Lateral Hiring Done Right

If your firm is looking to expand, but isn’t promoting from within,you may  instead be looking to recruit lawyers from other firms…perhaps with their own clients.  If that’s the case, you’ll need to come up with a sure-fire lateral hiring technique. If you’re in the market for some sage advice on that topic, you might consider the words of  a successful legal recruiter who also happens to be a Harvard-trained lawyer.   

Especially when he relates that he, quite by accident, stumbled on to “the best lateral hiring structure and follow…through” by a firm that he’s ever witnessed, and seems eager to share the lessons learned.   

Recruiter Laurence R. Latourette (pictured here), who worked at three DC branch offices (as general partner at one) before his current stint as a recruiter, was approached out of the blue one day by the senior partner of Dickinson Wright who was looking to lateral recruit.  Latourette didn’t have high expectations, he says, as the market was “rife with marginal offices on life support”, but what ensued taught him that there is a right and a wrong way to conduct lateral hiring…and Dickinson Wright’s strategy was right on the money.   

“While many firms do a decent job at partner recruiting, most have some weaknesses either in strategy or execution,” Latourette said.  “Dickinson, however, put in place the best…as effectively as any I have encountered.”  

For many years, lateral hiring was not part of the culture. Promotions occurred from within. But as has been evident within the last two decades, the game has changed.  Competition and greater levels of efficiency have driven firms to look outside of their own ranks to bring in specialists in more and more fields.  

“[M]ost firms have accepted that competing for lateral partners is highly beneficial, if not necessary, for the long-term survival of their organizations,”  Latourette says. (Of course, the other side of the coin is that these are the very candidates who might very well leave for another lateral move…but this is a risk that a healthy firm must undertake.)  

What was it that Latourette found to be so effective about the Dickinson model of lateral hiring?   Although the procedure is often convoluted and inefficient, he explains, the “Dickinson approach” was particularly successful–they ended up making a match…10, in fact–because it streamlined the process, switched to sales mode and took the endeavor seriously.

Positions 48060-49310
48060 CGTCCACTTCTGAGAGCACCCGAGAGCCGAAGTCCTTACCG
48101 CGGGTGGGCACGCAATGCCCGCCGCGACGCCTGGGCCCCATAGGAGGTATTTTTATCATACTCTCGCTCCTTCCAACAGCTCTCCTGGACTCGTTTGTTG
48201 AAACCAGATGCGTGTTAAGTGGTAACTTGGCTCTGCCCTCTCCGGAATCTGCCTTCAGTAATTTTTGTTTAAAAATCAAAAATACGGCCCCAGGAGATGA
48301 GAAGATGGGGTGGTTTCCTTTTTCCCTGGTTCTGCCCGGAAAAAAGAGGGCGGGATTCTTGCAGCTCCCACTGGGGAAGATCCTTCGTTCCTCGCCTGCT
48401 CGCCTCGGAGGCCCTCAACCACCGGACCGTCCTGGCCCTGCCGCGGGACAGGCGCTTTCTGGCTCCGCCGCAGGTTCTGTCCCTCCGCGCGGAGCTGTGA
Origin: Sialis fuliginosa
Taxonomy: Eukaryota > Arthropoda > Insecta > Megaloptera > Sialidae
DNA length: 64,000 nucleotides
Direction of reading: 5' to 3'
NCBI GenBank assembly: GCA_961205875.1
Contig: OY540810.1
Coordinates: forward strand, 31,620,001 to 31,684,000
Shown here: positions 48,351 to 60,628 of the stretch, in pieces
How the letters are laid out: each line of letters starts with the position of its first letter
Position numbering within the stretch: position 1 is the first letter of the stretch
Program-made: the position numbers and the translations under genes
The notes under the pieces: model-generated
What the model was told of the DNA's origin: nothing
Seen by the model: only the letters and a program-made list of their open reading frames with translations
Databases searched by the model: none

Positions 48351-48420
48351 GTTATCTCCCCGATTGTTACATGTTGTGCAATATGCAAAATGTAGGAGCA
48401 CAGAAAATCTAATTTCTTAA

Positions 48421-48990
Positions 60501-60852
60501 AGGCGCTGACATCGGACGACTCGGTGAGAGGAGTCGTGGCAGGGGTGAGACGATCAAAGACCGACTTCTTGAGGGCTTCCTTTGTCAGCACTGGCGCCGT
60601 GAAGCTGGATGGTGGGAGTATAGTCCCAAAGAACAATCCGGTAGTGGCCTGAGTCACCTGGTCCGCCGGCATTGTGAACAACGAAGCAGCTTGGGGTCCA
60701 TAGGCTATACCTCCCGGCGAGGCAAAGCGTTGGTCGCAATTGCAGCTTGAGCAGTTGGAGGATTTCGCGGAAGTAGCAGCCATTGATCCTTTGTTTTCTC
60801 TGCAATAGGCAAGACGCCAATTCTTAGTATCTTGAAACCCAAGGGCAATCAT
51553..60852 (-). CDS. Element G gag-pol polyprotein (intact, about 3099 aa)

First, the lateral hiring had to be assigned to one heavy hitter who had the wherewithal to get things done. A distracted and overworked managing partner would have probably made the process come to a grinding halt. Similarly, Latourette suggests that a non-legal person wouldn’t work as “they rarely have the necessary heft” to get a non-partner to agree to consider a certain candidate. 

Who does this leave? A single senior partner–the heavy hitter.

Dickinson gave this plum assignment to a member of its management committee with no other mandate.  Known as a stepping-stone to future leadership positions, this resulted in phone calls being rapidly returned by even busy department heads eager to cooperate.  

Secondly, everyone at Dickinson was in sales mode. There was a sense of caring, and a win/win attitude. It was obvious that there would be no treating the lateral applicant as if she or he should feel fortunate they were even being considered. 

In addition, Latourette feels, really excellent lawyers and decent human beings–as those at Dickinson were–will attract similar sorts of candidates, especially if they go out of their way to make the process an enticing situation.  

Those involved in the hiring process took everyone’s time seriously and were perfectly willing to immediately eliminate candidates who were a bad fit and move on to the next step. They didn’t dither and put the process on hold.  All parties demonstrated the perseverance to get  the job done.  

Although there are consulting firms that believe you don’t need a recruiter—see the link to “Do-It-Yourself Lateral Hiring” in the sources at the end of this blog—if you are going to use one, make sure you provide him or her with pertinent, carefully thought-out information.  Don’t throw out vague answers that will make it hard for the recruiter to pinpoint just why someone would want to work for your firm. 

Allow for multiple meetings along those lines.

Also, if you keep the recruiter informed throughout the process, she or he will bring further value to the search.   To read more, go to and



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